Rounding the Corner: Towards a Circular Economy in Canada
- Anthony, L. (2022) Rounding the Corner: Towards a Circular Economy in Canada. Canadian Standards Association, Toronto, ON.
In 2021, over 100 billion tonnes of materials were consumed globally for the first time. Much of this material—construction, plastics, textiles, and electronics—will become waste, piling up in landfills or incinerated, taking a toll on the environment and human health. Canada repeatedly ranks in the top ten waste-producing countries globally: the 2022 Global Waste Index reported that Canadians disposed of 706 kg of waste per capita, with the majority of this waste ending up in landfills.
Excessive waste is a hallmark of a modern, linear economy with an ethos of “take, make, and waste.” By 2050, annual global waste generation is projected to grow by 70% to 3.4 billion tonnes, and global consumption demands are estimated to require the resources of three Earths.
The need for an alternate path forward is clear as the environmental costs mount. A circular economy minimizes waste and reduces greenhouse gas (GHG) emissions, which improves sustainability and tackles climate change, while also allowing for economic growth and development.
The transition to a circular economy will require transformational, systems-level change. Circular economic practices are being explored in Canada and, in some instances, implemented with success. These pockets of circularity, in places like Guelph, Ontario and Trail, British Columbia, offer lessons for policymakers and businesses.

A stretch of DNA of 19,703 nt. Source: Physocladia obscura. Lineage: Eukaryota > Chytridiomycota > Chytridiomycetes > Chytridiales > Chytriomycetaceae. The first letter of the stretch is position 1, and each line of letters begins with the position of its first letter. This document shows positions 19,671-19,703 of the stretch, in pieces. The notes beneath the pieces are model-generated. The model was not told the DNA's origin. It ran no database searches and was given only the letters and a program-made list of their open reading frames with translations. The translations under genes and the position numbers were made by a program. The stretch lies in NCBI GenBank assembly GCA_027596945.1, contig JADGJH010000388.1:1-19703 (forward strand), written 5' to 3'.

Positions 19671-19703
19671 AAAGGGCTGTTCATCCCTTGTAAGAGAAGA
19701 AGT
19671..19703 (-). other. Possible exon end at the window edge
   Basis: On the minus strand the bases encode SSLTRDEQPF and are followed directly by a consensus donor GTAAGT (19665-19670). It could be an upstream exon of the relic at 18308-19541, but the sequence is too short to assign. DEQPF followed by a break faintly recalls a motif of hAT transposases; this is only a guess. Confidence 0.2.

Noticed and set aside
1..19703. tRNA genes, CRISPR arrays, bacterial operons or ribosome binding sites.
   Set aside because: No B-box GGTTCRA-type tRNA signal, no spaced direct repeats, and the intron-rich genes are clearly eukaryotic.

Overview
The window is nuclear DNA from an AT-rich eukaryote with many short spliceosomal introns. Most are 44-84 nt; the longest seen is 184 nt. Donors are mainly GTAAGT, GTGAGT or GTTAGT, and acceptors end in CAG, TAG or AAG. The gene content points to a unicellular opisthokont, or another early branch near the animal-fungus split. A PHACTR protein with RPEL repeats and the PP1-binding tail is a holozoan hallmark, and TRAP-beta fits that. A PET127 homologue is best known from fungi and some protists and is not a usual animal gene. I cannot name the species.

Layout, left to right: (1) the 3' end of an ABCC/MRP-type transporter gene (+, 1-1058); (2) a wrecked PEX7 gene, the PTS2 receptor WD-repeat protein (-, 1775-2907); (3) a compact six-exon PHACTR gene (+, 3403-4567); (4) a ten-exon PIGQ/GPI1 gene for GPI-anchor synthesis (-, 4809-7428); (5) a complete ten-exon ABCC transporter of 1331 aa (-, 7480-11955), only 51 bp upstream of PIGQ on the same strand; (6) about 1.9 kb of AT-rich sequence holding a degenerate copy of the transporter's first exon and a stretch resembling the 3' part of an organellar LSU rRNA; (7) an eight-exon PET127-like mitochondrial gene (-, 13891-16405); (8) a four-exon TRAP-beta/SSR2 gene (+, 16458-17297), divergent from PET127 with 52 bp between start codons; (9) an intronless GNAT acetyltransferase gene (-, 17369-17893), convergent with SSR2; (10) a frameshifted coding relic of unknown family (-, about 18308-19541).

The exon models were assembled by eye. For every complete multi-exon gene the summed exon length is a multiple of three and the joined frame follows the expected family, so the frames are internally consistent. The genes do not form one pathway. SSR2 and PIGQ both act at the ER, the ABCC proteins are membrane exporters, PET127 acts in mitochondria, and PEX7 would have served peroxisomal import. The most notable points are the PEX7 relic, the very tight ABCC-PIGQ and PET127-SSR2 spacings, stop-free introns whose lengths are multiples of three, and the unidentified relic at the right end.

This paper presents eight key opportunities for governments and policymakers to explore, test, and adopt towards building a circular economy:
- Develop circularity strategies at the federal, provincial, and local government levels.
- Harmonize legislative frameworks and improve standardization across economic sectors.
- Reduce economic incentives that maintain a linear economy.
- Advance critical infrastructure to support a circular economy.
- Increase support for economic organizations that drive the adoption of circular practices across sectors and within value chains.
- Incentivize the private sector by adopting circular procurement practices and recycled content mandates.
- Improve awareness and education about the circular economy.
- Improve measurement of the circular economy.
- Section 1 provides an overview of the concept of circularity, including its benefits and examples from abroad.
- Section 2 reviews three circular case studies in Canada with a focus on success factors and obstacles.
- Section 3 highlights key opportunities for policymakers and recommendations for a Canadian transition to a circular economy.
- Laura Anthony, CSA Public Policy Centre, CSA Group
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